Understanding summer rainfall patterns in Virginia
Widespread, beneficial rainfall is not nearly as common in the summer
RICHMOND, Va. (WWBT) - Recently, we have had some “scattered” showers and thunderstorms in the forecast and sometimes there have been First Alert Weather Days in place on these days to alert our viewers to the potential for some of those storms to be “strong to severe.”
The terminology “strong to severe” means that SOME of the storms that do develop could have the potential to produce damaging wind gusts, hail, or other hazards.
The NBC12 First Alert Weather team is committed to giving you the First Alert to that possibility so that you are “weather aware.” We know you have busy lives and may not be paying attention to the weather as closely as we are every day.
Summer showers and storms are tricky to forecast in any one spot because when they do develop, they tend to be more “scattered” or what we like to call “hit or miss” in nature.
Can you remember a time when you heard rumbles of thunder at your house, perhaps multiple times, but it doesn’t even rain? You find out later that your friend just miles away got a huge downpour. Your flowers and garden are seemingly parched and not a drop to be found!
I realize it’s frustrating; it’s just the nature of summer precipitation patterns here in Virginia. Let’s take a look at what happened across the area on Tuesday, Aug. 15. Below is a map of rainfall totals across our region.
Notice that many areas stayed dry, many areas had at least some rain, and other areas got a significant amount of rain (1/2 to 1″ or more). In many cases, it was feast or famine. Southeastern Virginia down into North Carolina had the most!
So when we put together a forecast, we like to give you the following terms to hopefully explain the “coverage” of rainfall that we anticipate to help you better plan your day:
Isolated means many areas stay dry. 20% or less of our viewing area should expect rain.
Scattered would imply 30% to 60% of the area will have the opportunity for rain. However, many may still miss out.
Numerous/Widespread would mean a much larger portion of our viewing area can anticipate some rainfall. Even when widespread, there are still some communities that can do much better than others in terms of rainfall totals.
As I mentioned, the anticipation of summer rainfall can be very frustrating because on most days, the showers and thunderstorms we get are hit-or-miss in nature. It’s possible your neighborhood gets “hit” 2 or even 3 days in a row. Then again, other areas get hit 2 or 3 days in a row, and you get nothing on those days!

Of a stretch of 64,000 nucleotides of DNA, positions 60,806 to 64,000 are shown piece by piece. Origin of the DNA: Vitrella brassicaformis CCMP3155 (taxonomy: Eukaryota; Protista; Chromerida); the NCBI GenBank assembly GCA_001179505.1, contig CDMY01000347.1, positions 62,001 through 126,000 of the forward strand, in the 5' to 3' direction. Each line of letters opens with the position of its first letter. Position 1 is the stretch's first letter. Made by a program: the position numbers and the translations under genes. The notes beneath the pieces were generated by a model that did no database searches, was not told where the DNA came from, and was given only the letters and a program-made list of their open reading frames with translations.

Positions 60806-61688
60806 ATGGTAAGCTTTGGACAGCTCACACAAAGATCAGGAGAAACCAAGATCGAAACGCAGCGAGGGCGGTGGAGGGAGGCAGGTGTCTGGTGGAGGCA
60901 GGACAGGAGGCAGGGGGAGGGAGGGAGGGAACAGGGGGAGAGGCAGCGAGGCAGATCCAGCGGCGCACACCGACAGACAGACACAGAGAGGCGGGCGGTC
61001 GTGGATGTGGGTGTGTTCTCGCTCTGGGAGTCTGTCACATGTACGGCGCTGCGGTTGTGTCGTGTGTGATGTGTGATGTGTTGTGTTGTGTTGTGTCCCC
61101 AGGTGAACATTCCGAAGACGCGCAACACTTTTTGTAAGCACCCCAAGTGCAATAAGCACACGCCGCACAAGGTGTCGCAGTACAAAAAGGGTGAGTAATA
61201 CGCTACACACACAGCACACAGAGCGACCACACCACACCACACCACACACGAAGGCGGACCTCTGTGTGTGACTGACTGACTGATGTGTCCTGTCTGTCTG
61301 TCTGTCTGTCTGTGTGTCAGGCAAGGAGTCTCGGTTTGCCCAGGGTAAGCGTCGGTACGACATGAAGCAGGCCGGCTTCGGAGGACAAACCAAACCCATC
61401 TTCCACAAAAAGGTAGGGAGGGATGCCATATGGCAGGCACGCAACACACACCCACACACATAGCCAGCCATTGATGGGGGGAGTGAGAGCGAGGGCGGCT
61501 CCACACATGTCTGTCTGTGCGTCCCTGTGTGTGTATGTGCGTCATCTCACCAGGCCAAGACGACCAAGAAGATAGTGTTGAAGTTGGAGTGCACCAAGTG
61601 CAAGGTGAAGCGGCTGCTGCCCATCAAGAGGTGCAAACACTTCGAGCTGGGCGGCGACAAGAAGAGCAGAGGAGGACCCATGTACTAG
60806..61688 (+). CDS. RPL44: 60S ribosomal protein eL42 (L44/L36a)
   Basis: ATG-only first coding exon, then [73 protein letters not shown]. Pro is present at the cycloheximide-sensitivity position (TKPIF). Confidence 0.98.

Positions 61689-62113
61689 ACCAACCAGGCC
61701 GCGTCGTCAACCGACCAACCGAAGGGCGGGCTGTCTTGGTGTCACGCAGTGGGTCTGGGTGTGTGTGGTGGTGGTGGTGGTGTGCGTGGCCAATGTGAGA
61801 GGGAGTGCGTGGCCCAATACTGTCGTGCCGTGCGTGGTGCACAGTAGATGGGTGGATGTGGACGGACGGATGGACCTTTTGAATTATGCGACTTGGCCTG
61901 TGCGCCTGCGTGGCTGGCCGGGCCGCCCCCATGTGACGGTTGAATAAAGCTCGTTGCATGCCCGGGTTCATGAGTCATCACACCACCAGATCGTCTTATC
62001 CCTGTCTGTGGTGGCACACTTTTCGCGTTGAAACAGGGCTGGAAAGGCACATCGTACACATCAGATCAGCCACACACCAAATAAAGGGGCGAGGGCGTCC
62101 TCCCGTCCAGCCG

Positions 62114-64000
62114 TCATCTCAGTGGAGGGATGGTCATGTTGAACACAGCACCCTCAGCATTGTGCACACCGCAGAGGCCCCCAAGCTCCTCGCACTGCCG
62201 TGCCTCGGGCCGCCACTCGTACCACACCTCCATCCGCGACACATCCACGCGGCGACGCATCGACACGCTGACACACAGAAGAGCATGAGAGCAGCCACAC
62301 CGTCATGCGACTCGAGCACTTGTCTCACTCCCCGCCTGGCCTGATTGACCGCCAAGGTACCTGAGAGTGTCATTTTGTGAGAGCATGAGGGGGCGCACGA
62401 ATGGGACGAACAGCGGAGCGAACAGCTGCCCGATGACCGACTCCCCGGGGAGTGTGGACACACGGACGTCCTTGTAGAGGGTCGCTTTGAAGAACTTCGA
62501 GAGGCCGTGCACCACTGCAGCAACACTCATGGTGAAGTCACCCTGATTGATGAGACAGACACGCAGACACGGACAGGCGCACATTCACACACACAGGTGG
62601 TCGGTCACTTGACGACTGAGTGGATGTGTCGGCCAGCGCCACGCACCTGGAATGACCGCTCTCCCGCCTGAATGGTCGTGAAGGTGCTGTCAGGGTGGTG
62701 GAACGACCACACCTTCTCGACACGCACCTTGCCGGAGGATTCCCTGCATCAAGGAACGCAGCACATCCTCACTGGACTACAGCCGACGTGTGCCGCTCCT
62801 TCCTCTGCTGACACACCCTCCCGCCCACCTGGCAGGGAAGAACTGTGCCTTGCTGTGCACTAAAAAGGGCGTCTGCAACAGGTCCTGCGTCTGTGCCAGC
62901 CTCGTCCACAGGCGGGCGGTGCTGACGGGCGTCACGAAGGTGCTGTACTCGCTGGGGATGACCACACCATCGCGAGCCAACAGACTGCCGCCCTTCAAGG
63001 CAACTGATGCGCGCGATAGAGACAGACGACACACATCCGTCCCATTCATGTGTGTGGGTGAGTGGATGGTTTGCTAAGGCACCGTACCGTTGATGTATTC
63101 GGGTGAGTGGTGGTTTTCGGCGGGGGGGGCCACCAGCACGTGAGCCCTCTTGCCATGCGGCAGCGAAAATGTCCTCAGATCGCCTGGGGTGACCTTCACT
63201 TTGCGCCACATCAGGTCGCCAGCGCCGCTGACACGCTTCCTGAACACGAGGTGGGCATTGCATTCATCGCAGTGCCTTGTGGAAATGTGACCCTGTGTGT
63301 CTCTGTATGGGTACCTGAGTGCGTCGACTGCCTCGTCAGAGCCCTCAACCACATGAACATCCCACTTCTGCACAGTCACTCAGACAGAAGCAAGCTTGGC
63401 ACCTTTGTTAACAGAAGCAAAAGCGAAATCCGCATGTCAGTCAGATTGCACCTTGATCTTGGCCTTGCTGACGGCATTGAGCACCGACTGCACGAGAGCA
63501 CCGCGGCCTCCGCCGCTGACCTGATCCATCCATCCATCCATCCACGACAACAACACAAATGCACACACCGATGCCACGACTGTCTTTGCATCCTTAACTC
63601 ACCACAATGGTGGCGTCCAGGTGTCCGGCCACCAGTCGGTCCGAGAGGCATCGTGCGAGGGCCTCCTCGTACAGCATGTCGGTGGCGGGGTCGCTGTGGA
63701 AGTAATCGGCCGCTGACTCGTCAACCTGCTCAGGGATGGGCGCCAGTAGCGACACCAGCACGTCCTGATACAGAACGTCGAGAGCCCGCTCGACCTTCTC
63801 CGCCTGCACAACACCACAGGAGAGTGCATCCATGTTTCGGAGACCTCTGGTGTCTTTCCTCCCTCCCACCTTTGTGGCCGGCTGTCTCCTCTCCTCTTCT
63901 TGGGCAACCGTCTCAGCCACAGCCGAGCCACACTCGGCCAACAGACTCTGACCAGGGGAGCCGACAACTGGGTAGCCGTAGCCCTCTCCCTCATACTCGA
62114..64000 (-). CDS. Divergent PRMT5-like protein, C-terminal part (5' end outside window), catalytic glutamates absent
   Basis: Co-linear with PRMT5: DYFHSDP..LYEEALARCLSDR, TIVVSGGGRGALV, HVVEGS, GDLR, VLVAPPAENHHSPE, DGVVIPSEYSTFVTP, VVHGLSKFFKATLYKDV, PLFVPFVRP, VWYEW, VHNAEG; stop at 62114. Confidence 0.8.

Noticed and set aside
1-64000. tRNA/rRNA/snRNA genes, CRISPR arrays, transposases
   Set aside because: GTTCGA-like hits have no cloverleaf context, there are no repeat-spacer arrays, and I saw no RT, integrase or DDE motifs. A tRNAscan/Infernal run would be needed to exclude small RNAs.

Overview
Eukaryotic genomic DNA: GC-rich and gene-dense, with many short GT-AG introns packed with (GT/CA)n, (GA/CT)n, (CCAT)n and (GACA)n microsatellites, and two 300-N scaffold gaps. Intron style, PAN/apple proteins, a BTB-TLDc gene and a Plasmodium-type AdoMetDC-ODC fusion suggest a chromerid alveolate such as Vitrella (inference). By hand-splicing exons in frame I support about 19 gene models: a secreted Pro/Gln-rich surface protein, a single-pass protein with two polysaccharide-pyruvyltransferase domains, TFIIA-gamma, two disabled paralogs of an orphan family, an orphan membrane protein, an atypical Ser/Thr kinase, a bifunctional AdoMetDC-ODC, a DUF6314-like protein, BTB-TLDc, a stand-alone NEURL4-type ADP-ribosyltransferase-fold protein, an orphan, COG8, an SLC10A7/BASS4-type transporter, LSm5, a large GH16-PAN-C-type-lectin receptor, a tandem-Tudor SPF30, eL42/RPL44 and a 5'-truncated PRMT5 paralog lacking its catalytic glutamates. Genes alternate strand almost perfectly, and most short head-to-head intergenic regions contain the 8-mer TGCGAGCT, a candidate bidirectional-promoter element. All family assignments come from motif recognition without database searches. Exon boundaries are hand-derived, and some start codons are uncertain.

So how are we able to get that more widespread rainfall in the summer? It’s rare, but sometimes a stronger summer “cool” front will move into our area and help to trigger more numerous showers and thunderstorms across our region. Perhaps giving 70% or more of us the opportunity for some beneficial rainfall.
We often have to wait until later August and September for a decaying tropical system to move into our area, offering more widespread rainfall. These typically come in from the Gulf Coast or the southeast Atlantic coastline.
Depending upon the track of that storm, they can also bring the threat of significant wind and even severe weather in the form of weak tornadoes. While these “weak” tornadoes tend to be on the lower end of the scale, they can cause significant property damage. Our hope is always to get the benefit of the rain without a widespread wind or tornado threat.
We also need to be wary of too much of a good thing. Tropical systems are loaded with moisture and can often bring multiple inches of rain, which can result in localized or even more widespread flooding concerns.
More widespread precipitation events are far more common in the cooler months of the year: Fall, Winter, and Spring. These are caused by what we call “synoptic” scale or larger scale low-pressure systems that move into our region.
So how dry are we currently across central Virginia? The US Drought Monitor data as of Aug. 8 shows that overall, we are doing pretty good in central Virginia. There are some abnormally dry areas and even some pockets of moderate drought showing up in Northern Virginia, around DC and into southern Maryland.
That said, in the summer months, the evaporation rate is quite high and going even 2, 3, or more days without any rainfall can cause conditions to change rapidly. We’ll have new data available Thursday to show you to see if anything has changed in the short term.
Other than some isolated to widely scattered showers and thunderstorms in our forecast for Thursday, the weather pattern looks exceptionally dry for Friday into the weekend and even next week as well. Looks like we will all need to be watering a good bit more than usual in the coming week or longer.
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